In addition to developing and manufacturing tests, governments will need to explore and invest in innovative ways of conducting tests. South Korea has used phone booths, where a medical professional on the opposite side of a glass wall uses a handset to communicate with the patient, to increase its testing capacity. Spain has said that it has designed a plan to automate tests through robots. Policymakers should explore similar innovations and work with the private sector to achieve them.
2. Governments should develop digital tools to support community testing, and to help prioritise/triage when testing capacity is limited.
Once effective tests are developed and manufactured, governments face a logistical challenge: how to deploy testing kits widely to test potentially millions of people. To carry out mass testing at scale requires a great deal of coordination, which is best achieved by harnessing technological solutions. Some countries are already using technology to coordinate testing capabilities. South Korea, which has been named the gold standard for testing, has deployed a smartphone app to provide details of the virus’s spread. This data is used to inform medics, who pitch tents on roadsides and provide free drive-through testing to residents. In the US, a division of Alphabet has set up a trial website to direct people to testing facilities in the Bay Area, however the website is currently limited in scope.
Hospitals cannot afford to be overwhelmed by people asking for tests. Therefore, to coordinate community testing on a large scale, governments should support the development of digital tools. This might include an app or user interface to coordinate the roll out of tests. Volunteers or public-sector staff should be able to register their availability, and citizens should be able to book tests and be directed to relevant testing facilities. Digital tools should also enable people to receive test results and appropriate advice on subsequent self-isolation measures. Governments should work with private-sector organisations to develop these tools and promote them for use by health-care professionals and the public.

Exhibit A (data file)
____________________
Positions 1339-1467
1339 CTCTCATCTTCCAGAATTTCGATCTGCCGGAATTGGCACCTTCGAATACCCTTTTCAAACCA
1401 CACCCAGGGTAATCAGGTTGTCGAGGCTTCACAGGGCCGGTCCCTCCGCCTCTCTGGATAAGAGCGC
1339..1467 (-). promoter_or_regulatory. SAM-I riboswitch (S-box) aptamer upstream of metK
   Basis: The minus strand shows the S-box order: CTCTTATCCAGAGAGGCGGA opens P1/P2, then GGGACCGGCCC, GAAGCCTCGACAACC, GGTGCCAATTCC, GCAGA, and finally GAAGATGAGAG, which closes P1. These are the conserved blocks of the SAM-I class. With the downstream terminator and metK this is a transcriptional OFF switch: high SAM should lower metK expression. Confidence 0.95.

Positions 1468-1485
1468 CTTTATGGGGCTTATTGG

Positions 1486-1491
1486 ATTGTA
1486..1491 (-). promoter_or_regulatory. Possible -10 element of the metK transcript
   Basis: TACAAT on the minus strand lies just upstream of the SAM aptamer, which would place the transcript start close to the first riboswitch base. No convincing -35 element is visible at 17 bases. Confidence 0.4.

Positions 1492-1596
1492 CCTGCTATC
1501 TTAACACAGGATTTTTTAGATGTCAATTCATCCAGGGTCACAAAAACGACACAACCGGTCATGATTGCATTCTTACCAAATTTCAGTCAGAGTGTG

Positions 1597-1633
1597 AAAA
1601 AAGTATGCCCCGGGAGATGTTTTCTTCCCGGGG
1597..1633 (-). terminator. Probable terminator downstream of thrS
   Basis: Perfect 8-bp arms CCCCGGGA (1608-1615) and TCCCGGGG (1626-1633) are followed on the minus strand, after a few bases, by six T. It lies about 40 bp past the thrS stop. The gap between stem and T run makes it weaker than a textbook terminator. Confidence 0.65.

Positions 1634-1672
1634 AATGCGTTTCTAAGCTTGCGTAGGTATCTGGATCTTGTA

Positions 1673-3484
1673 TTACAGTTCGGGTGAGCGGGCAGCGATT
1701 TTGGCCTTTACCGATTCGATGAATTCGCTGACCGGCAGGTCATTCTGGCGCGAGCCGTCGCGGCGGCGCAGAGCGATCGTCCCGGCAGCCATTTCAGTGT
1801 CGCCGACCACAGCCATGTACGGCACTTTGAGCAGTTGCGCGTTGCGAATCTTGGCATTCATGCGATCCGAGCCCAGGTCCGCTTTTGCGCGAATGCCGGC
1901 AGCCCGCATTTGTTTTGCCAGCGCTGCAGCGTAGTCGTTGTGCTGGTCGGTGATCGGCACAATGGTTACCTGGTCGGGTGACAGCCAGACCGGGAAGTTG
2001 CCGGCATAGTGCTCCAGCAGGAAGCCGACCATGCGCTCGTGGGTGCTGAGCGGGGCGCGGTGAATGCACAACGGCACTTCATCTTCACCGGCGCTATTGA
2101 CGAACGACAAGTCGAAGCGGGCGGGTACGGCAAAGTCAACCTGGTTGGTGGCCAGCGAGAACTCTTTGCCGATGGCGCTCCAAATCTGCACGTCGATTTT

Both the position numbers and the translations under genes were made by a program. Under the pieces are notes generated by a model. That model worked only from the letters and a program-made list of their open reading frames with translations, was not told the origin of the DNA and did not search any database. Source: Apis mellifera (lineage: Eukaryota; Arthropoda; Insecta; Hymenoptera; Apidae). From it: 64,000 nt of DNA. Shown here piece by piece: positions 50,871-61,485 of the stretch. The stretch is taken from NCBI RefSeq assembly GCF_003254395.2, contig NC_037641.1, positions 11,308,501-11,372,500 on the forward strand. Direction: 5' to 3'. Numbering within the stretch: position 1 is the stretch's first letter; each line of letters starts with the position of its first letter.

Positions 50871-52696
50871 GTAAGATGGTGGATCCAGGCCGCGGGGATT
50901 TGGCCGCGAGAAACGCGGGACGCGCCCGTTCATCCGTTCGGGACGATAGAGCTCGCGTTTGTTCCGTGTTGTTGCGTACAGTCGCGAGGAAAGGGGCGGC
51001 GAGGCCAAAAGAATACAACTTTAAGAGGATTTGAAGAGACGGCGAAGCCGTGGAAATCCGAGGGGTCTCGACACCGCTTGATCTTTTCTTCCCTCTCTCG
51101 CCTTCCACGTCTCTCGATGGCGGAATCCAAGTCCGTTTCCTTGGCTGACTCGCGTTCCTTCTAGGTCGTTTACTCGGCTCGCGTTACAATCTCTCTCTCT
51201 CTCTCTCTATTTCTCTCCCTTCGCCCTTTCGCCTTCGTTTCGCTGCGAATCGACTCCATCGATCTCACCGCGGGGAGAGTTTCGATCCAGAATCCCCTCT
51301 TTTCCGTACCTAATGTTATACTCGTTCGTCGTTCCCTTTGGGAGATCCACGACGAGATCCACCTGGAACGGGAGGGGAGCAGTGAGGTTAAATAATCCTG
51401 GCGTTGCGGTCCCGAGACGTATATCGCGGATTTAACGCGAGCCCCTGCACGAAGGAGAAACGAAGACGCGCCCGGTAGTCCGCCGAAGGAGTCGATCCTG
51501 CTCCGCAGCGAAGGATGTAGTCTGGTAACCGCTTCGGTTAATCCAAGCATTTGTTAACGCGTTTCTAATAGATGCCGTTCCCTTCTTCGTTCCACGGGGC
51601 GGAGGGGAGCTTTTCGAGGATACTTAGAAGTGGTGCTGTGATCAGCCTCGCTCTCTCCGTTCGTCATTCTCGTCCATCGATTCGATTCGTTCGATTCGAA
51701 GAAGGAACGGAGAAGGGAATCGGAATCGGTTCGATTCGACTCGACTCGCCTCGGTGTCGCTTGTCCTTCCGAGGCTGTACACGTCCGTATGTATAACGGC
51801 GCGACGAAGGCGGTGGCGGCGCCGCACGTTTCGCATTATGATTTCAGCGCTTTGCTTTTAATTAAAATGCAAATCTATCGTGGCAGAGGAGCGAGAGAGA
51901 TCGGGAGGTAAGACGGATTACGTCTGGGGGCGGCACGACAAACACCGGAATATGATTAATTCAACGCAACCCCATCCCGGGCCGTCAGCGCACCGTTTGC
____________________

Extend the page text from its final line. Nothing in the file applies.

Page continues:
Prioritisation of Tests
In the absence of enough tests for the whole population, testing will have to be prioritised. Many governments already have a sense of who should be given priority. Testing health-care professionals, for example, is essential to prevent workforce shortages. Governments should support the creation of a user-friendly digital service so priority groups such as health-care workers can easily register for testing. They will also need to design an appropriate testing system for the entire population. Digital tools such as apps or user interfaces could be designed so individuals can register a range of factors such as job title, location and symptoms, to inform how testing should be appropriately prioritised. Graduate students from the Asian Institute of Management have created an app to identify people who need testing by enabling citizens to answer a survey that follows an algorithm that medical practitioners use for triage of people with possible infection. This will help the Department of Health and hospitals maximise their resources by prioritising patients. Of course, the feasibility of this solution depends on mobile penetration, meaning it is best suited to developed countries.
Digital Methods to Prove Immunity
For lockdown measures to be lifted, it will be necessary for people to prove that they have had the virus and have consequently become immune. Germany is researching the possibility of issuing immunity certificates to people to prove they have previously had the virus and can go back to work. For convenience, governments should consider providing people with digital cards, potentially via an app, on phones (similar to a digital rail card). Alongside this measure, public-information campaigns would be essential to prevent people trying to contract the virus with the aim of getting back to work.
3. Governments should leverage private-sector logistics capabilities to get tests out to households.
To achieve the goal of testing on a mass scale – perhaps on a weekly basis for large populations – it’s essential to make testing as easy and convenient as possible for citizens. Home testing is therefore key to a successful testing strategy. The most effective method of home testing is to leverage the logistics capabilities of private-sector organisations to get tests to households as quickly and efficiently as possible. For example, governments could work with Amazon fulfilment centres and its distribution network to deliver and pick up tests. The UK government has recently reported that it is in talks with Amazon and other companies to use their services to deliver tests to frontline health and social-care workers. Other countries should follow suit and form similar partnerships. Home-delivery should be rolled out for entire populations.